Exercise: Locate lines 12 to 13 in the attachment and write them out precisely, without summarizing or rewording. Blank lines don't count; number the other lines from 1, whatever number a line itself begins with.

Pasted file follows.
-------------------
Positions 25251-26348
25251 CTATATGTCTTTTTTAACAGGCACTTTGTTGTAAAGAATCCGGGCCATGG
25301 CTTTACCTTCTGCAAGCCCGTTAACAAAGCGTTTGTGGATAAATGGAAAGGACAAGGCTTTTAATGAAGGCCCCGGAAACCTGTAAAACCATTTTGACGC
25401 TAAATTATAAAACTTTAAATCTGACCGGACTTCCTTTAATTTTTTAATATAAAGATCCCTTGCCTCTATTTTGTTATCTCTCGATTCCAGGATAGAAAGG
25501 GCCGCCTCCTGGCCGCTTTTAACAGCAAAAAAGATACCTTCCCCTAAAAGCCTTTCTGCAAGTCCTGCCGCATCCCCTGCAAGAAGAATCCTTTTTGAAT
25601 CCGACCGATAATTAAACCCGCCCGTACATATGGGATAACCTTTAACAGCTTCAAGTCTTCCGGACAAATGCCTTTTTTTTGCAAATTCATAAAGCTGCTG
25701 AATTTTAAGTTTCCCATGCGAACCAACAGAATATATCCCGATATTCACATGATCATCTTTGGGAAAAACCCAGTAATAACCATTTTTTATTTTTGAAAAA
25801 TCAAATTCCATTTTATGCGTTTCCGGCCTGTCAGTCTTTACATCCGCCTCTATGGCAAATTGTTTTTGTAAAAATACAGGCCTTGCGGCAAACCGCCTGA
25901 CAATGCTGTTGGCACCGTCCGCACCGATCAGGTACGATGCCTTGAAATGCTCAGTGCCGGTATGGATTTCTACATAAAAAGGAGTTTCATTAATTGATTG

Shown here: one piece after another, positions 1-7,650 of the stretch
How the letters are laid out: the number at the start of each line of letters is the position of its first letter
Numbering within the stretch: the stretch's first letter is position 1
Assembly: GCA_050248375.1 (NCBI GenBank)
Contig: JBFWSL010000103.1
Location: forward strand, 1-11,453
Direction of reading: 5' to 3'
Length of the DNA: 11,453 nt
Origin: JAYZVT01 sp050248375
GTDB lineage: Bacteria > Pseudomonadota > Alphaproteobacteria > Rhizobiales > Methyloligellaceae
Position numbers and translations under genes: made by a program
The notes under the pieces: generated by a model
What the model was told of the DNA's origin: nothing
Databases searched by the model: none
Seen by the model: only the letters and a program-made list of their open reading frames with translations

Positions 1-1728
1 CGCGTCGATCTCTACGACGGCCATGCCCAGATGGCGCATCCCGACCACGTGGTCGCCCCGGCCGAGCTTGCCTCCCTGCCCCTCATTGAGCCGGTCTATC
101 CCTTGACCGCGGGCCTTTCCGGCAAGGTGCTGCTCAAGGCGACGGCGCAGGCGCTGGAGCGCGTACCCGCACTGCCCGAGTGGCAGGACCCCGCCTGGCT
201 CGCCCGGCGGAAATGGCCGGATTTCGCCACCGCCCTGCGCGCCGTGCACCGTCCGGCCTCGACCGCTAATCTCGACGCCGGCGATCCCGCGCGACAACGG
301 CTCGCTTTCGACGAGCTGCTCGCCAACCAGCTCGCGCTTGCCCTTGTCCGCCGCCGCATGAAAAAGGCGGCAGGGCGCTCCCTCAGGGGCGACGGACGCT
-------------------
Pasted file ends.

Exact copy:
Numbering within the stretch: the stretch's first letter is position 1
Assembly: GCA_050248375.1 (NCBI GenBank)